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Third night of protests in US city amid heavy security

Protesters took to the streets for a third night in the US city of Charlotte on Thursday amid heavy security aimed at preventing more clashes over the fatal police shooting of a black man.

[CHARLOTTE] Protesters took to the streets for a third night in the US city of Charlotte on Thursday amid heavy security aimed at preventing more clashes over the fatal police shooting of a black man.

Hundreds marched to the city police station carrying signs saying "Stop killing us" and "Resistance is beautiful," but the atmosphere was far calmer than the previous two nights.

Pressure was growing on police to release video of the shooting of Keith Lamont Scott, a 43-year-old African American, whose killing on Tuesday sparked the unrest.

Mr Scott's death was the latest in a string of police-involved killings of black men that have fueled outrage across the United States.

North Carolina's governor has declared a state of emergency in Charlotte, and several hundred National Guard troops and highway police officers were deployed to reinforce local police protecting city infrastructure and businesses.

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An overnight curfew was also in place.

"We are going to be a lot more proactive," Charlotte police chief Kerr Putney told a news conference.

"We made 44 arrests last night because we are not going to tolerate the behaviour."

A protestor shot by a civilian in Wednesday night's protests died in hospital on Thursday, local media reported.

Mr Scott was shot and killed in an apartment complex parking lot on Tuesday during an encounter with police officers searching for another person wanted for arrest.

Conflicting versions of what happened - police say Mr Scott was armed with a handgun while his family says he was holding a book - fueled the angry protests.

The authorities have so far refused to release police video of the incident.

However, members of Mr Scott's family watched the footage on Thursday, raising "more questions than answers," their lawyers said.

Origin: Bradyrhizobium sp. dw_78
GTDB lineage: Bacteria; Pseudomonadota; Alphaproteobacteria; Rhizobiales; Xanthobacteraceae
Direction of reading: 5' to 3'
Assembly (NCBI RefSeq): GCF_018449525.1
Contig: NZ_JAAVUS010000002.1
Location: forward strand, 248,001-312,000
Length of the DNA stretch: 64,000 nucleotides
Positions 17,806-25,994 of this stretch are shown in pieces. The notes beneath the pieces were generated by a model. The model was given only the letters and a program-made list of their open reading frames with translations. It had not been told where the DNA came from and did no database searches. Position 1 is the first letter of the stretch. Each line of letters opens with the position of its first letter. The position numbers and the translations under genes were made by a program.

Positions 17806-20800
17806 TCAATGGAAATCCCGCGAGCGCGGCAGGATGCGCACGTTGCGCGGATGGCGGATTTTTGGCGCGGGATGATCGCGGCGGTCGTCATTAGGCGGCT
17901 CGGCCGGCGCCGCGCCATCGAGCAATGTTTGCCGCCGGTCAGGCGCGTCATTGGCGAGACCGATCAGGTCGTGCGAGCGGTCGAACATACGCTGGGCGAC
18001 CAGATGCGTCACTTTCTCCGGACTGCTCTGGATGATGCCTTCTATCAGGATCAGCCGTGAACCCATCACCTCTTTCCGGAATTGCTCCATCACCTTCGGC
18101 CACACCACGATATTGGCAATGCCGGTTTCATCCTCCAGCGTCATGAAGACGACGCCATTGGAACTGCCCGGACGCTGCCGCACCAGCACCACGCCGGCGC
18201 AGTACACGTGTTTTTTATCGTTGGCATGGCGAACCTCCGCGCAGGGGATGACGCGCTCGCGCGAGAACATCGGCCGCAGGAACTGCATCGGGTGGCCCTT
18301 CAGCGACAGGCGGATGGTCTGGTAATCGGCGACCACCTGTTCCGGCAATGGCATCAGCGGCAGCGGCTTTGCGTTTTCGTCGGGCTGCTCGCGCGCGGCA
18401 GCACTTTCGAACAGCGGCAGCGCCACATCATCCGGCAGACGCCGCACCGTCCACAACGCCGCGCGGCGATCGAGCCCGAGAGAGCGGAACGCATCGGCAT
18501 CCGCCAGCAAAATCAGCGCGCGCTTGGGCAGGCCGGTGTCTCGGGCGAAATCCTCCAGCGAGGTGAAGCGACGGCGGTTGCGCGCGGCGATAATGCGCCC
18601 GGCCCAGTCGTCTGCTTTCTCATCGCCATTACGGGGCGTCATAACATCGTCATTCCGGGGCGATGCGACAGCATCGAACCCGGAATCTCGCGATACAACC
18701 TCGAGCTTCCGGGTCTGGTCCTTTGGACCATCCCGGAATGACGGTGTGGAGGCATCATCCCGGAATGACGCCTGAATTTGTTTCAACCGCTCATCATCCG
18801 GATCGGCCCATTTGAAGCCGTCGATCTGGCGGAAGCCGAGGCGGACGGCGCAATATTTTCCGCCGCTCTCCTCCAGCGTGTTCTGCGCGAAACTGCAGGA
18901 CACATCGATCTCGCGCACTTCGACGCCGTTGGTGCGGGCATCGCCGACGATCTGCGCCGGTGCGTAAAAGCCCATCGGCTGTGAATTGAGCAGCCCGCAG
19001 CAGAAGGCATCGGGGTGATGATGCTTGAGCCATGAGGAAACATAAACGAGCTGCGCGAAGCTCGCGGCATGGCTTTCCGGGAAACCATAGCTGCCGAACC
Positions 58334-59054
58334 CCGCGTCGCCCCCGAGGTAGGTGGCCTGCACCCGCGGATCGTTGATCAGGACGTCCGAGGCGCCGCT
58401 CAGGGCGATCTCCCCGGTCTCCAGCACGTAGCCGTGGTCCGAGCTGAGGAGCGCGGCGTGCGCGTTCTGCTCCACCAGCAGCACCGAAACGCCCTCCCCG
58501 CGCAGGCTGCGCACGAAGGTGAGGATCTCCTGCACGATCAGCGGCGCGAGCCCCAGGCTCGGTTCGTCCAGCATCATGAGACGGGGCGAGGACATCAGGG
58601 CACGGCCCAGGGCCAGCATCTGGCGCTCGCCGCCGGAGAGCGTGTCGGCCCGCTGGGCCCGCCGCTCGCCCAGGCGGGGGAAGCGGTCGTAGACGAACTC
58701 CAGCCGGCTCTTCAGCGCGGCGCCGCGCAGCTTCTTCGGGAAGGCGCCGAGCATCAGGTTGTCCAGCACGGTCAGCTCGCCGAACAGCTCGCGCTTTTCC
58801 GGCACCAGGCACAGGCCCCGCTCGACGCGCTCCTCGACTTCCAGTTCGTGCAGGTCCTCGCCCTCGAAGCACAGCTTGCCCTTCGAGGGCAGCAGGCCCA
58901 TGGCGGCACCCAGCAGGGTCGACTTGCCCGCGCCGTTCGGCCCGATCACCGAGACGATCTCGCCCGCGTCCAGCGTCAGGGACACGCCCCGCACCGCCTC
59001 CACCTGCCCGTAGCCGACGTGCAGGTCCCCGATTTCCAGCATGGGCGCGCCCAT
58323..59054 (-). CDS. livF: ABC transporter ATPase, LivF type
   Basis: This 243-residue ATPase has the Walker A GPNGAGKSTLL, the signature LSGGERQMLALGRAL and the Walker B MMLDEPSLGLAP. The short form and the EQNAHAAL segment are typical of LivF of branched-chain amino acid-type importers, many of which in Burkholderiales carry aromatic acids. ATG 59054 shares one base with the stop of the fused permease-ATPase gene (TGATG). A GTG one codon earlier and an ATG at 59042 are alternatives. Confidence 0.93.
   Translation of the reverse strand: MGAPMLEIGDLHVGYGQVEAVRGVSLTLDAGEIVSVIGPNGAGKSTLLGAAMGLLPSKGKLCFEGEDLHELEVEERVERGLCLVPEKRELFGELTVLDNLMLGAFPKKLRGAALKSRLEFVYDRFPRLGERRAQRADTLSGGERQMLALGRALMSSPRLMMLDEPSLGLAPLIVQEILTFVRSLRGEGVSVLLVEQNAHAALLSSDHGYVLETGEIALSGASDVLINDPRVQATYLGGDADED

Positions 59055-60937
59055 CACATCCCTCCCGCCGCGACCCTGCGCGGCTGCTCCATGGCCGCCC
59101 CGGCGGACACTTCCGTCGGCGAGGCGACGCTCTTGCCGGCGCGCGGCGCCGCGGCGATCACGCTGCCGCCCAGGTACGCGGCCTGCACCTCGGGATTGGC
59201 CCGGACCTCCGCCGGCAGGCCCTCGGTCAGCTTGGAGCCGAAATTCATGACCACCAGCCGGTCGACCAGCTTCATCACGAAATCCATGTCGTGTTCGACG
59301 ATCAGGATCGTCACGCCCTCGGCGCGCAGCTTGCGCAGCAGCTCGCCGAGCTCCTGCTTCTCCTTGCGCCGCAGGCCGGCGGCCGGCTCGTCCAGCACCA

No gun is visible in the video, which shows Mr Scott stepping backward when he was shot, one of the lawyers told CNN.

"His hands are down by his side. He is acting calm," Justin Bamberg said.

"You do see something in his hand, but it's impossible to make out from the video what it is."

Chief Putney has said a handgun was recovered at the scene, and that no book was found, contrary to the family's assertion.

The video footage "does not give me absolute definitive visual evidence that would confirm that a person is pointing a gun," he told CNN.

But the footage indicates the officer identified as having shot Mr Scott - Brentley Vinson, who is also black - was justified, he added.

"The officer perceived his failure to comply with commands, failure to drop the weapon and facing the officers as an imminent threat," he told Fox News on Thursday.

A handful of protesters confronted police on Thursday night. However, many marched past officers who posed a less intimidating presence on the streets despite their greater numbers.

"Black lives don't matter in this country," said a 34-year-old protester with a mask around his neck who identified himself only as "Amen-Ra."

"We're coming together to make them matter, to force America to make them matter - either through violence or peacefully."

Mr Scott's shooting came on the heels of another fatal police shooting of a black man, Terence Crutcher, in Tulsa, Oklahoma on Friday.

Tulsa authorities charged the police officer who killed Mr Crutcher with first-degree manslaughter on Thursday.

The troubles in Charlotte reverberated on the US presidential campaign trail, with Republican candidate Donald Trump suggesting that drug use in the inner city was somehow responsible.

"And if you're not aware, drugs are a very, very big factor in what you're watching on television at night," he said during a speech in Pittsburgh.

Democrat Hillary Clinton discussed the unrest in calls to the Charlotte mayor and US Congresswoman Alma Adams Thursday, her campaign said.

"Too many black Americans have lost their lives and too many feel that their lives are disposable," the campaign cited her as saying.


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